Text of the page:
## Calculating the Present Value of Future Cash Flows

we already know that money today is more

valuable than money tomorrow we should bear this in mind when adding

sums of money that will be received at different points in time

imagine the following cash flows which one is preferable do we want to

receive 100 and year 2 and 110 in year 3 4

alternatively a hundred and year one and a hundred and year two if we simply do

the math 210 is better than 200 so we should pick the first option this isn’t

necessarily true after we consider the time value of

money in finance we should never add sums of money without considering the

timing when the cash flow occurs this is very very important if I were to deposit

$100 in a bank I would expect the bank to compensate me for the right to use my

money let’s say that the money will stay in

the bank for a year and after one year the bank will repay me the initial

amount plus an interest of three percent so we will have future value equals

present value multiplied by the sum of one plus I where the present value is

the amount we are depositing and I is the interest rate that the bank will pay

us for depositing our money we would have future value equals a hundred

multiplied by the sum of one plus three percent equals one hundred and three

after one year we will receive one hundred and three dollars what if we

wanted to find the present value of a future cash flow how do we find the

present value of a cash flow that we will receive in the future starting from

the equation future value equals present value times the sum of one plus I we can

simply divide by the sum of one plus I and will obtain the present value equals

future value divided by the sum of one plus I

when we account for the time value of money in this way going backwards we

talk about discounting what if we wanted to make another

deposit after year one ends we would have a hundred times the sum of one plus

three percent which is the value at the end of year one and it will be deposited

for another year so at the end of year two we would have the sum of one plus

three percent multiplied by a hundred multiplied by the sum of one plus three

percent equals future value at year two the present value 100 is equal to the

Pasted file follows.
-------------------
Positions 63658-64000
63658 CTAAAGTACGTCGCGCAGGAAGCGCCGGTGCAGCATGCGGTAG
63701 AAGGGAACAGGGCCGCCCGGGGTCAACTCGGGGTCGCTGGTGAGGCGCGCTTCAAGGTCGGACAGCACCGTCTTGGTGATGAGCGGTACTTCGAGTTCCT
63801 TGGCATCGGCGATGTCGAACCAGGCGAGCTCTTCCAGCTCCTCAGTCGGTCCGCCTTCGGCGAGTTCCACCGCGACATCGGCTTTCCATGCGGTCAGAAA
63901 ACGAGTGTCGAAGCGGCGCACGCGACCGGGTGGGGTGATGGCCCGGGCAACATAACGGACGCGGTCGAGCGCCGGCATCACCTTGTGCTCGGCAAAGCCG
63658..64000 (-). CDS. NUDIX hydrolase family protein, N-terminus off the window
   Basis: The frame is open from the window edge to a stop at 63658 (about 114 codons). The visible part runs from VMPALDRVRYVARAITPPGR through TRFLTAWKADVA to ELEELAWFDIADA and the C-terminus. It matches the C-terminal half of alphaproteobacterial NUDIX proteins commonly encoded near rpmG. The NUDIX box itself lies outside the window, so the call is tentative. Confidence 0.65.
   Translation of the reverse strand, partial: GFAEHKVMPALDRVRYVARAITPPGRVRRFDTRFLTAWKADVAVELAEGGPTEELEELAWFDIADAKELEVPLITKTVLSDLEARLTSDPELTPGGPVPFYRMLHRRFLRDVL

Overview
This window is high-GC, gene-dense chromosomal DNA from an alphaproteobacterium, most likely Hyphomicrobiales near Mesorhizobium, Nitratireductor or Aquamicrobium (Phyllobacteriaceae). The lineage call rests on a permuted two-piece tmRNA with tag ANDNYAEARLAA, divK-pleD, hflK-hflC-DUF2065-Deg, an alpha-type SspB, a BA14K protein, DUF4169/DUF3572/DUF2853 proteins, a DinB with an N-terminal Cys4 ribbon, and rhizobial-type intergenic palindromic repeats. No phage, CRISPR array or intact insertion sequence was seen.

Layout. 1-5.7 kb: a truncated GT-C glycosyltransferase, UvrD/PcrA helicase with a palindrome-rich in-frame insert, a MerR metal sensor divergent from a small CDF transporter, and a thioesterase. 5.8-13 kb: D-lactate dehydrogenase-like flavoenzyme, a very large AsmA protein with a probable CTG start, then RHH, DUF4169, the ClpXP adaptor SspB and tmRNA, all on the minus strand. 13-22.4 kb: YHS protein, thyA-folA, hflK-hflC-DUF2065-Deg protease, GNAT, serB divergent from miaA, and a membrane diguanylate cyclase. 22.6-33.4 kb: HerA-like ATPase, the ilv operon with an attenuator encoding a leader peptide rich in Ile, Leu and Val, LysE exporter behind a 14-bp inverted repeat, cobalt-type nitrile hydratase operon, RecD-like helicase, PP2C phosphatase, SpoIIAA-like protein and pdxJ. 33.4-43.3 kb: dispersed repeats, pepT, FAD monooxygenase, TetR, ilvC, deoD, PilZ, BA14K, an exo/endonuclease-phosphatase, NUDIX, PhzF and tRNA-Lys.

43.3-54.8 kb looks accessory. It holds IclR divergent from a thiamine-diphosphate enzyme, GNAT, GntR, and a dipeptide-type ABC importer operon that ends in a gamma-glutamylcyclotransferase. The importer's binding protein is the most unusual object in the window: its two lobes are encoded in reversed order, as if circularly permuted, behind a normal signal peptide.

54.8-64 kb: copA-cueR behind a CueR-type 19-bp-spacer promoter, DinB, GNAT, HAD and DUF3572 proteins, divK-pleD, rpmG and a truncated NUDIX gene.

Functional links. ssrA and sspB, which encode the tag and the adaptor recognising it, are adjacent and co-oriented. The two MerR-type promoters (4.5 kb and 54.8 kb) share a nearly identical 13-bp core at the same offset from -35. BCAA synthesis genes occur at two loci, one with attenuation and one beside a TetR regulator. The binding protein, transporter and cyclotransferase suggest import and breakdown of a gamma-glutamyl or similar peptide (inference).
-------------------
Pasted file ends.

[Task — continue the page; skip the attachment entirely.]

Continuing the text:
future value divided by 1 plus 3% elevated to the second degree

so in general when we need to discount a future cash flow that is 10 years from

now we need to divide it by 1 plus I elevated to the nth degree

now that we have learned this we can go to our first example and calculate which

one of the two cash flows has a higher present value

here are the two sets of cash flows the first one involves a payment in year

two that is equal to a hundred and the other payment in year three is equal to

one hundred and ten in order to calculate present value

assuming an interest rate of 10% we need to use the formula that we have

here we will have a hundred / the sum of 1 plus 10% to the second

degree we are elevating to the second degree

because the cash flow is in two years from now then we will have a hundred ten

divided by the sum of 1 plus I to the 3rd degree because this is a cash flow

in year three the present value that we will obtain

from this equation is 165 it’s much lower than the simple sum of a hundred

and 110 now let’s calculate the value of the

other set of cash flows we will have a hundred discounted by one

year plus a hundred discounted by two years we obtained that the present value of

the second set of cash flows is 174 as you can see by discounting two sets of

cash flows and obtaining their present value we are able to compare them and

decide which one is preferable the selection of the discount rate is

rather important in this calculation for most people it is their marginal

borrowing rate the interest rate which a bank would apply to them

if we are considering an investor his discount rate will be the rate of return

that he expects on his investments Oh